This morning I saw a news item about a 71-one-year-old woman becoming a mother for the first time. She was Indian, and the reporter explained that in rural regions of her country, a social stigma still exists against barren women. With the help of a fertility clinic, she conceived through IVF and gave birth by cesarean eighteen months ago. Her son appeared healthy, but she herself looked haggard and worn, and the reporter went on to say she was still suffering complications from the operation.
When the reporter asked her doctor whether his patient was up to the task of parenting a child, or whether, given her less than perfect health, she would be likely to live to see her son into adolescence, he shrugged and basically said, not his problem. He's in the business of creating pregnancies, not parents.
And business looks like it's booming in his clinic and in similar clinics around the world.
Reproductive endocrinology is a fascinating and rapidly advancing field of medicine, which helps thousands of women have children each year. Many caring specialists spend a great deal of time counseling patients about their options and encouraging responsible, healthy choices. I'm sure good reproductive specialists engage in candid conversations with older prospective first time moms about the physical stamina required to parent a child.
But at the end of the day, fertility medicine is a huge for-profit business. Don't think so? I challenge you to name another department of any major hospital that sends new patients home clutching a promotional DVD. And IVF cycle costs anywhere from $15,000 to $20,000, and most states do not require health insurance to cover it - which means it's more profitable than many other procedures that routinely take place in hospitals. According to literature from several major clinics, the chances of success per cycle are roughly 25 per cent. Most patients elect to try more than once. The bills add up fast.
For comparison, consider the price of a month of Clomid, a pill designed to improve and spur egg development, and the gateway drug for so many women seeking help with fertility. It runs about $60-$80 a month. Guess which route the DVD highlights.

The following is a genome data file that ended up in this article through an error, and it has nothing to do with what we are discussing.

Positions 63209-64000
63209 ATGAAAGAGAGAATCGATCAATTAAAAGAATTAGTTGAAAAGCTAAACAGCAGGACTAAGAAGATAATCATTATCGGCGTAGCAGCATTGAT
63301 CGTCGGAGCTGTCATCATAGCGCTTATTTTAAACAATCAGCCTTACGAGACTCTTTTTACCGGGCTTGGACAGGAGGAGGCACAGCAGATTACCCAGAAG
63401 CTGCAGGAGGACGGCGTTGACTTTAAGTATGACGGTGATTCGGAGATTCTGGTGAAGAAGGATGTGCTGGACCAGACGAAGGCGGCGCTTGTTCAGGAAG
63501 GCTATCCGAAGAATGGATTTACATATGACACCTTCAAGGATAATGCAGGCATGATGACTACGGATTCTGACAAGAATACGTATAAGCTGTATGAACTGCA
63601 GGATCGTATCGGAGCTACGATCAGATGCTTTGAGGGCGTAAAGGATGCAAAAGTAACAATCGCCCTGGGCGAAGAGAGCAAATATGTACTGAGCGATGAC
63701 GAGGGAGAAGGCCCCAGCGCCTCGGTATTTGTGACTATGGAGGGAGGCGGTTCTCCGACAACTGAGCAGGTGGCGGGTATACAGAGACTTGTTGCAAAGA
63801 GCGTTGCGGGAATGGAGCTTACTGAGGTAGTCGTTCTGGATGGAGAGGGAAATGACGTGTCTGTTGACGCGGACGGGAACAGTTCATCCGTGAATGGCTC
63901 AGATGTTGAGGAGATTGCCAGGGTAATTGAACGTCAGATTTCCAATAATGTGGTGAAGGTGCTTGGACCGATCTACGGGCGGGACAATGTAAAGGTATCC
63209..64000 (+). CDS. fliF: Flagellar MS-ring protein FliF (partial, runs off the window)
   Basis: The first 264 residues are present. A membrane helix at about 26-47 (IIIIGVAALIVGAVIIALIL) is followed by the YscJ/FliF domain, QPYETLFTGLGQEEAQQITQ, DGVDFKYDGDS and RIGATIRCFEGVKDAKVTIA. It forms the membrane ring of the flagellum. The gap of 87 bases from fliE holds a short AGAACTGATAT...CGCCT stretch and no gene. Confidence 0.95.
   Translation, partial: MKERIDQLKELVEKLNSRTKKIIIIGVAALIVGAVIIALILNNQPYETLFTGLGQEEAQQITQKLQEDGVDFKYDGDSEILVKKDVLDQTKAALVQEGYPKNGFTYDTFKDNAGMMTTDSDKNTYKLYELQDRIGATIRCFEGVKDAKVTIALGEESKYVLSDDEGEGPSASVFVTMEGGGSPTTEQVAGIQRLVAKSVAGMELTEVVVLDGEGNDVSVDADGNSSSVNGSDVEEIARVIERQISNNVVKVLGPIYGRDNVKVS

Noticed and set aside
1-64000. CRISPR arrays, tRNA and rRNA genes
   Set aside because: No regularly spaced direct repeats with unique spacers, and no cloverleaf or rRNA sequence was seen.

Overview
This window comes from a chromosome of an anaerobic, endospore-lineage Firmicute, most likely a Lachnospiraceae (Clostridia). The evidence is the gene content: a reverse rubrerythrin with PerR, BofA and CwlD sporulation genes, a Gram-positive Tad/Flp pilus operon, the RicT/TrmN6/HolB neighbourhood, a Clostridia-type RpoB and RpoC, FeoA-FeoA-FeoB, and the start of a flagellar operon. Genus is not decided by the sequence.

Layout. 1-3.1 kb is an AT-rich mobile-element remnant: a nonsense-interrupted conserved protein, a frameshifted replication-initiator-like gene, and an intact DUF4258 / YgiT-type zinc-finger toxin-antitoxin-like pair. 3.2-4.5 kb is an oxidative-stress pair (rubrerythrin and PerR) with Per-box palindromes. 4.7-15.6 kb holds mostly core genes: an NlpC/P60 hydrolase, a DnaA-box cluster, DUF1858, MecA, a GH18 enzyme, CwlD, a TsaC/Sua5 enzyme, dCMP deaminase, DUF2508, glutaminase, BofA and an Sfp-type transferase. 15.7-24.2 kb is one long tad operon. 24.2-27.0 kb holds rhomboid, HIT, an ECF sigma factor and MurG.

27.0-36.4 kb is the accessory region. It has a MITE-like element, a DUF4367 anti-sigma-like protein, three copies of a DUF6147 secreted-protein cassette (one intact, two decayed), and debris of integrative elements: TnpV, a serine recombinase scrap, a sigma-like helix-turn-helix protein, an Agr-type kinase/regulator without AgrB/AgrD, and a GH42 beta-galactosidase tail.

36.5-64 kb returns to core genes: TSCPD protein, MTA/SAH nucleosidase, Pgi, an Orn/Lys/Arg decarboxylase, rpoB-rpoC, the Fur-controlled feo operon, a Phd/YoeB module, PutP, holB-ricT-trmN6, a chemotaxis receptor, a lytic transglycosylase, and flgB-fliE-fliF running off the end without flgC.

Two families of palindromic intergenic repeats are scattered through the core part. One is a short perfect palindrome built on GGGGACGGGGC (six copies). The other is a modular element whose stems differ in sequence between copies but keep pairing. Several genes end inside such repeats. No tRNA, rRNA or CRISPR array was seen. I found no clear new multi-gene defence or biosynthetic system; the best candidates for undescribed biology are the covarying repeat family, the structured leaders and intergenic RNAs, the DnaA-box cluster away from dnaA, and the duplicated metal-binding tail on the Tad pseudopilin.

People were quick to condemn LA's infamous "octomom," but what possessed the physician who agreed to implant all those embryos in the first place? Reputable reproductive endocrinologists were quick to point out that voluntary guidelines exist; it's generally considered medically reasonable to implant two, or at the maximum, three, embryos during an IVF procedure. Outraged members of the public demanded the doctor lose license, but what he did wasn't unlawful. Should it be? Or have these these highly educated, highly regarded doctors earned the right to police themselves?
Would it be too much to ask that the medical boards of the various states impose some mandatory limits on the number of embryos implanted per IVF attempt? How about a maximum maternal age? In my opinion, getting into the record books - or the New England Journal of Medicine - is not a legitimate reason for a doctor to perform an otherwise inadvisable procedure.
We're not talking about a risky, never-been-tried-before transplant as a last ditch effort to save someone who is days from fatal organ failure. We need to remember that pregnancy is an elective condition that, especially for the post-menopausal, involves a significant possibility of serious complications to mother and child alike.
Pregnancy puts a major strain on a healthy young body; some older women's circulatory systems simply cannot handle the shock. Risks to mother and child increase dramatically after menopause. Recently, a 60-something-year-old great grandma in California gave birth to her twelfth baby. Really? Did the doctor truly believe that feat was in anyone's best interest?
I know a lot of sixty year olds. None of them possess the physical stamina of women twenty years their junior. It's just basic biology. Unfair? Of course. But also unchangeable. As is the decision to have a child once that baby takes its first breath.
If a woman wants more than three embryos implanted, could voluntary guidelines recommend that the fertility doctors offer a psych consult to assess why the patient would want to raise four plus infants at once? Aside to potential future octomoms: ambitions of reality television stardom do not justify making eight babies with one (high risk) pregnancy.
Or is it good to push the limits of reproductive science, no matter what the cost to the resulting children? Should the post-menopausal be encouraged to procreate? I'm all for control over one's body, so my knee jerk, default response is a qualified yes.
But only if their doctors are duty-bound to explain the risks and assess their patients for health limitations that would render them unable not just to give birth but to parent. When the fertility doctor's work is done, the woman's journey is only beginning. The DVD's never mention that.